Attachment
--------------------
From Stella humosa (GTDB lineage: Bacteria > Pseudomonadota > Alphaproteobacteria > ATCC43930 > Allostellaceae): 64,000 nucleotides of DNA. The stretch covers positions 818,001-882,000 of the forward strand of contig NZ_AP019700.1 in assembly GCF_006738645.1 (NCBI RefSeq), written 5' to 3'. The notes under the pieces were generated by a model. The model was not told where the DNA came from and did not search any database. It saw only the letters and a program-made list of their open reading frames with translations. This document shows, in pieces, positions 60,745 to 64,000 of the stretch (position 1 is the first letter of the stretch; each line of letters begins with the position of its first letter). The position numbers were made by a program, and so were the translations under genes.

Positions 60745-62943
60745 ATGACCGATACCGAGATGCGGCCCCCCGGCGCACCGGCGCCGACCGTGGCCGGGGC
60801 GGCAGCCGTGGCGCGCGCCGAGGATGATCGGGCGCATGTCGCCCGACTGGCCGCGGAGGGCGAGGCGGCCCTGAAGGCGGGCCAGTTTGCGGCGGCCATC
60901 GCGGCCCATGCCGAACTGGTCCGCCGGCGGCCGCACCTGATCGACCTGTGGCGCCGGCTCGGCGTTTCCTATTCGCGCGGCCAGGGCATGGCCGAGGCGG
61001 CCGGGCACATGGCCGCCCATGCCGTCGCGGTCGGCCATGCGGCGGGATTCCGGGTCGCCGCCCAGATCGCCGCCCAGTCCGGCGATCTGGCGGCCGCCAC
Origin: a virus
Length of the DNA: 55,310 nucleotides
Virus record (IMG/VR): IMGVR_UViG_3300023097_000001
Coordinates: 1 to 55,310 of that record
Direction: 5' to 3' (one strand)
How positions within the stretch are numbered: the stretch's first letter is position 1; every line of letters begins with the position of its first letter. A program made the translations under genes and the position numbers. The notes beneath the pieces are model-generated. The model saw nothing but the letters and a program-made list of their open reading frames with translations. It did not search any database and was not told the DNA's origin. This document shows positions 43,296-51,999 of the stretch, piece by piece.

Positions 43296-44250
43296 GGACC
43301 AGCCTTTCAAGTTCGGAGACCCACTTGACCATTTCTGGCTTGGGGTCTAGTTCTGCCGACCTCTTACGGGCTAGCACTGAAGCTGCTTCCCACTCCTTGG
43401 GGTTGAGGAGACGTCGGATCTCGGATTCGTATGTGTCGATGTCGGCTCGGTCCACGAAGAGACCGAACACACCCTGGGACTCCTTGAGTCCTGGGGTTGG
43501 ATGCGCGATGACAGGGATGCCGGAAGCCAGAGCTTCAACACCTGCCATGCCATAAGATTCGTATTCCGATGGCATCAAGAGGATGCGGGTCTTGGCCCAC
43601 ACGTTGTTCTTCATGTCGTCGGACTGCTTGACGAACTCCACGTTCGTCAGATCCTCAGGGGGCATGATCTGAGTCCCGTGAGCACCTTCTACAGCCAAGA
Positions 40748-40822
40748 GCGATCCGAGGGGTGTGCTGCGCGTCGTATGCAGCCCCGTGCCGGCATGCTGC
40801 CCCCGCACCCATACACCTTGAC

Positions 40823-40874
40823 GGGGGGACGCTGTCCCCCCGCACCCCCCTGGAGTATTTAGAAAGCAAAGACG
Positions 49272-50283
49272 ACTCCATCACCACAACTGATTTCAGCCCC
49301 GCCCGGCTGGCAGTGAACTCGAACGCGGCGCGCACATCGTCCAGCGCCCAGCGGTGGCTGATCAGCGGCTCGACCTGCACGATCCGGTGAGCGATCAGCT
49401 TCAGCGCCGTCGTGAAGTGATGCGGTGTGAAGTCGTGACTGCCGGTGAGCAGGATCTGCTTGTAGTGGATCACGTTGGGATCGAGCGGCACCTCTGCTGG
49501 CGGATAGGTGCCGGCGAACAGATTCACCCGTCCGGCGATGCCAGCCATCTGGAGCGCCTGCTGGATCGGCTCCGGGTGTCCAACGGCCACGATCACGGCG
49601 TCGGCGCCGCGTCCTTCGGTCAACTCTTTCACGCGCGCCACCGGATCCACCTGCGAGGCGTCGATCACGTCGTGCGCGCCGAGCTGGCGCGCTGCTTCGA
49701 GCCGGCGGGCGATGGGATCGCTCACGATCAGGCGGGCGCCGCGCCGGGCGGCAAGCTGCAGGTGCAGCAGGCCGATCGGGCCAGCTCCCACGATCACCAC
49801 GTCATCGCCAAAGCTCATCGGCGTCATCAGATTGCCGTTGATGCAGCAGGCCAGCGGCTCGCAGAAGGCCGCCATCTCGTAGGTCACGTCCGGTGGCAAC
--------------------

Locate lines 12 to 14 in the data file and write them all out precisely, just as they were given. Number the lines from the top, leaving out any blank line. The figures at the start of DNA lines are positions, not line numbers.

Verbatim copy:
How positions within the stretch are numbered: the stretch's first letter is position 1; every line of letters begins with the position of its first letter. A program made the translations under genes and the position numbers. The notes beneath the pieces are model-generated. The model saw nothing but the letters and a program-made list of their open reading frames with translations. It did not search any database and was not told the DNA's origin. This document shows positions 43,296-51,999 of the stretch, piece by piece.

Positions 43296-44250
43296 GGACC